After announcing new rules around the use of memes by political candidates last week, Facebook has now sought to add an extra level of transparency to such usage by providing a real-time list of political branded content on Facebook and Instagram, which anybody can view in CrowdTangle at any time.
Facebook was forced to take action on the use of memes after US Democratic Presidential hopeful Michael Bloomberg partnered with a group called ‘Meme 2020’ in order to commission the creation of memes by various Instagram influencers to help boost his messaging.
But while Facebook did implement new rules around the usage of memes by candidates, it also refused to add these influencer posts into its Ad Library, where all other political candidate ads are listed. Why Facebook has opted not to also include political memes is unclear, but depending on how much they’re used, that could leave a significant gap in Facebook’s transparency tools, limiting the capacity to scrutinize the tactics used by each candidate.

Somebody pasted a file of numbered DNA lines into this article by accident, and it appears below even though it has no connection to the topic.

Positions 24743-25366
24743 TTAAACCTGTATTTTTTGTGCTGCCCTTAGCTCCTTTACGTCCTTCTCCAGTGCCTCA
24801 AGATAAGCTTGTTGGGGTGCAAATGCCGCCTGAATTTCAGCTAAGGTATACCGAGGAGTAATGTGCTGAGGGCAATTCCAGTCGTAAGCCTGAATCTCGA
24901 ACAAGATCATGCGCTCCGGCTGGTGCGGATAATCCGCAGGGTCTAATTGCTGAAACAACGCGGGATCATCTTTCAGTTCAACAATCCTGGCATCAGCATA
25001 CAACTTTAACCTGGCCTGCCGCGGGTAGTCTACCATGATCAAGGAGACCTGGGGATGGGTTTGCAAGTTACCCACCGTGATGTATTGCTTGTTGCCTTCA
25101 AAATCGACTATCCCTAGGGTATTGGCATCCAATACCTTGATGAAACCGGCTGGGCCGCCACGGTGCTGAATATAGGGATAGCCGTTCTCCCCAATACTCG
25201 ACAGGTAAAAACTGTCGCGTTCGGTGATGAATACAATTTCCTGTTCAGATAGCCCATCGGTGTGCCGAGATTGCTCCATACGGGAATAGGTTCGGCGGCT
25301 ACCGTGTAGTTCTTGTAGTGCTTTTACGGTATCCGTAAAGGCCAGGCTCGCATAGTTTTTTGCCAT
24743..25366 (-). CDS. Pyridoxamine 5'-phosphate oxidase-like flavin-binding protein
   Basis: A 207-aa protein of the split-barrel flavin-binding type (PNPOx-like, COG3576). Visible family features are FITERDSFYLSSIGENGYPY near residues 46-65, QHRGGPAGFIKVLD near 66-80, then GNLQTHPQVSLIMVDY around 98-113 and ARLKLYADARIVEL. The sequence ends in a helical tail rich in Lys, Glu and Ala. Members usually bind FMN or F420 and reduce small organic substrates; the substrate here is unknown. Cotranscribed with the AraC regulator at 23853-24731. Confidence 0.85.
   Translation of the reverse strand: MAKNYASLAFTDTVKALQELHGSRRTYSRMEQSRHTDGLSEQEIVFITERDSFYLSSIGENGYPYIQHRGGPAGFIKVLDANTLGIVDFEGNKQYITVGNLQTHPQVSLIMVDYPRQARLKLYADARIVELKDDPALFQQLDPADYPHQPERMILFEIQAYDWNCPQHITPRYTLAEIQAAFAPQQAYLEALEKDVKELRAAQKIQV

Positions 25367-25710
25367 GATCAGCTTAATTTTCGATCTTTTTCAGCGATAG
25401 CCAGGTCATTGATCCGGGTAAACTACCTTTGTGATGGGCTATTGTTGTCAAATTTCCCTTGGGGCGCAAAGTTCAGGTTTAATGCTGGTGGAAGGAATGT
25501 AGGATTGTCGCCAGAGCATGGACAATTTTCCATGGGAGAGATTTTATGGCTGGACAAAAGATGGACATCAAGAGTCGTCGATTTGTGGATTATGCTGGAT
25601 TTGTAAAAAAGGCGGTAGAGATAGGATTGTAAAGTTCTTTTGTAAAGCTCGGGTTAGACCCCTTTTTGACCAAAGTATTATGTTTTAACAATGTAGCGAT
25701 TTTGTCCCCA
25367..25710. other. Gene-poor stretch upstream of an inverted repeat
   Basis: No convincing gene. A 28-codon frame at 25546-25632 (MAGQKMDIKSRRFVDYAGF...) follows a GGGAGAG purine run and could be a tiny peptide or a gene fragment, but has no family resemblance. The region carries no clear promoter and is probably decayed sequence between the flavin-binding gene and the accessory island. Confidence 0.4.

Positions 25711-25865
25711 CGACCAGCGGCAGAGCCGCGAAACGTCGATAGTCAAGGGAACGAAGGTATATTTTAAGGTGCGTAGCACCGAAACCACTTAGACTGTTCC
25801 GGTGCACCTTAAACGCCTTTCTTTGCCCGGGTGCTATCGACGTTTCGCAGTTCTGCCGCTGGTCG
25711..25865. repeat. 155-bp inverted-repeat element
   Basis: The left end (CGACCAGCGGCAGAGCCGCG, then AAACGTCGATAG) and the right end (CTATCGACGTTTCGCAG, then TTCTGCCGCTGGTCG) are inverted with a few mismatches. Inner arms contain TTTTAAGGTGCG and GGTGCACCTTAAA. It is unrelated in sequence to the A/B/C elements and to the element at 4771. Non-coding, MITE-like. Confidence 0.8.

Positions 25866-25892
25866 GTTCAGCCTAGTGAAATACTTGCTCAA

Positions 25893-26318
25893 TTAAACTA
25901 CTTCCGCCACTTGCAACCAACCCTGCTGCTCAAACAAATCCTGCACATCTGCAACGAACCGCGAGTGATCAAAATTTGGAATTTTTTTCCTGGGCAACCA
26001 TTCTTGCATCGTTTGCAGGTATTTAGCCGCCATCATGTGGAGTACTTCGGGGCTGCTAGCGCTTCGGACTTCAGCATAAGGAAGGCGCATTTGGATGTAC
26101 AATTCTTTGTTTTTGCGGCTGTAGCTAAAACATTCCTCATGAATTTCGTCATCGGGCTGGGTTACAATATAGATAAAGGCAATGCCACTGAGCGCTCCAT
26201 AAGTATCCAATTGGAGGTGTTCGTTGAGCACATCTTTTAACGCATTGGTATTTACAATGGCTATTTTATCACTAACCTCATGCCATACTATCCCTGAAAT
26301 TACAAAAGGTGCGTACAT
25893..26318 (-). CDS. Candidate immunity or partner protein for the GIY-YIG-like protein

Which is where this new listing comes in. Announced by Facebook’s Director of Product Rob Leathern, the new columns for political branded content will enable anyone to see, at any time, what types of posts each candidate is using to connect on Instagram and Facebook.
But the issue itself does highlight yet another complication for the platforms in facilitating transparency.
A key challenge here is in tracking down paid political sponsorships by influencers, and ensuring that they stay within the newly implemented rules. Some people may simply be posting their personal support of a candidate, while others are paid. So how do you identify which is which, if they don’t?
The potential gap underlines the need for more uniform regulations around political ad content and disclosure, and the need for penalties for those that break the rules, in order to discourage misleading endorsements and messaging.
Yet, at the same time, most of the Bloomberg memes, you’d think, have been pretty ineffective thus far.
I mean, no disrespect to the creators, but I’m not sure this type of content is going to swing the vote in any significant way.
But then again, maybe I’m missing the point – maybe, simply be engaging popular creators, and getting more exposure to their fans, the Bloomberg campaign is making progress, and solidifying a level of support.
Either way, if you want to see exactly how they’re looking to do this, you now can via this CrowdTangle dashboard.